DEBATE: Should we prioritise reforming the rental sector for young people over promoting home ownership?

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Home ownership remains an aspiration for the capital’s hardworking young people (Source: Getty)

Should we prioritise reforming the rental sector for young people over promoting home ownership?

Emily Horton, assistant political news editor at The London Student, says YES.

The housing market is broken. Property has become a form of currency and has lost its original utility to actually house people. Retirement funds, social care fees, inheritance and profit are all now motives to buy. But in the race to secure future peace of mind, present practicalities have been mutilated: young mid-earners are now locked out of buying a home.

Compared to the security of a mortgage, rent feels like money down the drain, but the cruel Catch 22 is that most young people will never be able to own property, leaving them stuck in an unworkable rental sector. Attempts to get them onto the housing ladder with demand-side reforms are delusional.

A viable alternative to this property pipedream must be found. Rents must be reduced and tenancies made more secure, so young people can afford to put more into their pension funds and other investment pots.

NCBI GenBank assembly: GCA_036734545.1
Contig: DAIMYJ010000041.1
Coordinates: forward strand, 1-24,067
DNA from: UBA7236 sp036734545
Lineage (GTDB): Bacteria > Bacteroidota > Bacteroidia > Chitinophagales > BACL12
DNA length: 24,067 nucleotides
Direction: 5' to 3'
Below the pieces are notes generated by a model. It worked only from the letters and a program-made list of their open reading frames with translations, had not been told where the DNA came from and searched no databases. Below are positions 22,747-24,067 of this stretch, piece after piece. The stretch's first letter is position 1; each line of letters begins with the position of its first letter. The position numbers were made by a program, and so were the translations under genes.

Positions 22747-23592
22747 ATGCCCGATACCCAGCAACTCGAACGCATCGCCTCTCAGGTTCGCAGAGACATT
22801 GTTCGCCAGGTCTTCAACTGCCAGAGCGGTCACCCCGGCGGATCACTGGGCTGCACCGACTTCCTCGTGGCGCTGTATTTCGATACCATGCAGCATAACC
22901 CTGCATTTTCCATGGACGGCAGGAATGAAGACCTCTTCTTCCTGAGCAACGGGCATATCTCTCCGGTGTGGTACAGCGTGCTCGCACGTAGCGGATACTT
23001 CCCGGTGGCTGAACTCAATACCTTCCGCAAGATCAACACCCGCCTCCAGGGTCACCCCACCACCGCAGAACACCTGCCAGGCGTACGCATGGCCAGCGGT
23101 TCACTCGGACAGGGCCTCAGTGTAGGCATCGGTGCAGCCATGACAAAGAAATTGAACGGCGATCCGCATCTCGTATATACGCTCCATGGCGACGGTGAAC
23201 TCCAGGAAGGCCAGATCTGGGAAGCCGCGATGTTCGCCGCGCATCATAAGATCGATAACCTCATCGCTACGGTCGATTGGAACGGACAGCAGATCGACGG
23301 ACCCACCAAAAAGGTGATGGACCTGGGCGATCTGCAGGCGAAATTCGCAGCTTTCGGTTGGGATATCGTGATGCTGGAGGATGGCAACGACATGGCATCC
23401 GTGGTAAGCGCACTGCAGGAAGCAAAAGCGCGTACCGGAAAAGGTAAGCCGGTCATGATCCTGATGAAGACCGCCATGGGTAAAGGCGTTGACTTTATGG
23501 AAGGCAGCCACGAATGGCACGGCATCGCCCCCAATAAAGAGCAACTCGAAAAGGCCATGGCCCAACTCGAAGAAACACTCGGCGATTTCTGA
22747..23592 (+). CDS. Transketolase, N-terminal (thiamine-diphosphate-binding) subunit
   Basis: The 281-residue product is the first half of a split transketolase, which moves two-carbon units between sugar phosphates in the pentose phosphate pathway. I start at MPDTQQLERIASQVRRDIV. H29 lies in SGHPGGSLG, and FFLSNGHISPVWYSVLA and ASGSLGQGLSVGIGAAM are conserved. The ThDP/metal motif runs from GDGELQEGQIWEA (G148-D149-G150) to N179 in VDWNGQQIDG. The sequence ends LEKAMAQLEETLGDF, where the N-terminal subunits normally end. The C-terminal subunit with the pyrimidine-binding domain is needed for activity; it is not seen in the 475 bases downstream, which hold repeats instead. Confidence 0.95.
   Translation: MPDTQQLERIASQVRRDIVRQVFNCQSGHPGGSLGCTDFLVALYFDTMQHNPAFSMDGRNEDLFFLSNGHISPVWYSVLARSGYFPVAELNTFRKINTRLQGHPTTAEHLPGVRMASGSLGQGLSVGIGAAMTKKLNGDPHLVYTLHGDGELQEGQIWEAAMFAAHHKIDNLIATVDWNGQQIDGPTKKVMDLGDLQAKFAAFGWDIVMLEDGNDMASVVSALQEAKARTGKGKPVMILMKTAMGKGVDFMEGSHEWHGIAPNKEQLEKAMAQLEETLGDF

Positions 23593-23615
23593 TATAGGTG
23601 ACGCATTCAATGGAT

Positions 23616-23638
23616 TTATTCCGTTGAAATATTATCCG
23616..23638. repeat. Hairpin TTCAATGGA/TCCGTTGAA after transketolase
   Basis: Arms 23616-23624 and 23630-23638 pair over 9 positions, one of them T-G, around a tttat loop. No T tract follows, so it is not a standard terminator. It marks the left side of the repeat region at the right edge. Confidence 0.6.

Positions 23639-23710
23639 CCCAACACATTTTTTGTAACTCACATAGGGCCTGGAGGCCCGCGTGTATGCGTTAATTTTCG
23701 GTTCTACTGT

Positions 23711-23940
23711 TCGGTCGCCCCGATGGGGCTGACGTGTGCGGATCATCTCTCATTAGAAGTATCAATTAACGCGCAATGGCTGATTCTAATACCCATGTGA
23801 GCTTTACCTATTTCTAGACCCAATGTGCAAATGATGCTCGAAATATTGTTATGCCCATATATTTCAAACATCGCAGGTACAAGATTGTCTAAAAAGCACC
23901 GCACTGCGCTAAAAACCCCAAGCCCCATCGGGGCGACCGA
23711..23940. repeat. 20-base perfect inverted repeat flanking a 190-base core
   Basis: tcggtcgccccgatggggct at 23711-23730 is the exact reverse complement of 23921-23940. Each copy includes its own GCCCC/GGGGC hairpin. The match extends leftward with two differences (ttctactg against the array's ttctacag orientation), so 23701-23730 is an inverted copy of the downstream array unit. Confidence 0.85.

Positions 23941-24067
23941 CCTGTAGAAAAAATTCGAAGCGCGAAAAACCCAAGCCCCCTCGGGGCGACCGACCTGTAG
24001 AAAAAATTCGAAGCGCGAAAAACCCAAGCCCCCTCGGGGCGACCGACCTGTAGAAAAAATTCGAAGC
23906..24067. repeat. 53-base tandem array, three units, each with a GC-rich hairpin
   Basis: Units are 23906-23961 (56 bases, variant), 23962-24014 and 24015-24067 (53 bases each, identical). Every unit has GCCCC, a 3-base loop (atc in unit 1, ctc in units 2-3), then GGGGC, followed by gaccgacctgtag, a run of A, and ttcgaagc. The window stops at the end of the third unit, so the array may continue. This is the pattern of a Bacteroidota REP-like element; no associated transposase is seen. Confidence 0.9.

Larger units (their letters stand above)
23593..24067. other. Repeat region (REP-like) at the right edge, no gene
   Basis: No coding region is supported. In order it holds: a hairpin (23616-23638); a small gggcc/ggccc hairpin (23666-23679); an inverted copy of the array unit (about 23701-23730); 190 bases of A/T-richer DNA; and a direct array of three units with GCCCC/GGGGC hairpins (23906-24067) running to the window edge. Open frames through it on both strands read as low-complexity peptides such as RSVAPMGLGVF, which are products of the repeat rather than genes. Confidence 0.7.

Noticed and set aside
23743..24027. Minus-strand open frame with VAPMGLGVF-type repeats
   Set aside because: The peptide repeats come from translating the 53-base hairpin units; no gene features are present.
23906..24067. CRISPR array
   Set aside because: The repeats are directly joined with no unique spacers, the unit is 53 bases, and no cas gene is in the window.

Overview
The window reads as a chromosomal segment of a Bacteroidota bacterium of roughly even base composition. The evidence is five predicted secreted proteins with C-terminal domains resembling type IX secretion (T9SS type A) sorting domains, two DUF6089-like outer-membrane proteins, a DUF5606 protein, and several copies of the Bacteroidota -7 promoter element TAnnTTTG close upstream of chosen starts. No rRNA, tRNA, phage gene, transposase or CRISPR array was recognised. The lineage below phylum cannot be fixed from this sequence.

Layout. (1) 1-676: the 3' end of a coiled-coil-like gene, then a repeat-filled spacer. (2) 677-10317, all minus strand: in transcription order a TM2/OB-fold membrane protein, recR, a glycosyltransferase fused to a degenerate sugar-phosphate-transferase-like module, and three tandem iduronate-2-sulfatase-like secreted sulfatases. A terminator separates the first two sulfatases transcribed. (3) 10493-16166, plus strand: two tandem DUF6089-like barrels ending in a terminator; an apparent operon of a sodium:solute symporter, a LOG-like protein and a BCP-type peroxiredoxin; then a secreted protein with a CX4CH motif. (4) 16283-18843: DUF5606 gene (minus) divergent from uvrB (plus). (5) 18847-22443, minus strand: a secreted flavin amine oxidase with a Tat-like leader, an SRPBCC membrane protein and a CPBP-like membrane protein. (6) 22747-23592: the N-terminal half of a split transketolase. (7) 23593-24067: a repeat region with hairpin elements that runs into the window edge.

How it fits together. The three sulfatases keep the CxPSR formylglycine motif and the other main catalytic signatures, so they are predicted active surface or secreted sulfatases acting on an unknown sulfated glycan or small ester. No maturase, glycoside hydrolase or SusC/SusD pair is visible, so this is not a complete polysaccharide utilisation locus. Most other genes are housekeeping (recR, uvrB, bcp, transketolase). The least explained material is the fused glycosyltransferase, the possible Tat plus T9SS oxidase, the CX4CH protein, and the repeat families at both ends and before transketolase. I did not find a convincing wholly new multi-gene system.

This will reassure them that their futures are protected, without relying on the Thatcherite delusion of home ownership.

Read more: London first-time buyers are more than £50,000 better off than renters

Marc Vlessing, chief executive of Pocket Living, says NO.

Home ownership remains an aspiration for the capital’s hardworking young people on middle incomes, because they can’t trust the rental market to remain affordable and secure in the long term. We shouldn’t close the door on that dream and deny them the opportunities that generations before have been granted.

The economic, social and cultural prosperity of London depends on this group. They make the city tick and we must make home ownership a priority for them – right now, huge swathes are prevented from accessing a secure home, whether for rent or for sale.

To overcome this challenge, we need more SME developers that can provide the innovative financial models, design and construction methods which are required.

Empowering a new generation of smaller builders will loosen the grip of the big developers and deliver thousands of genuinely affordable homes quickly and on a scale where we can start helping those young people that are being left out.

Read more: Here's how many affordable rented homes the UK needs to build every week

City A.M.'s opinion pages are a place for thought-provoking views and debate. These views are not necessarily shared by City A.M.

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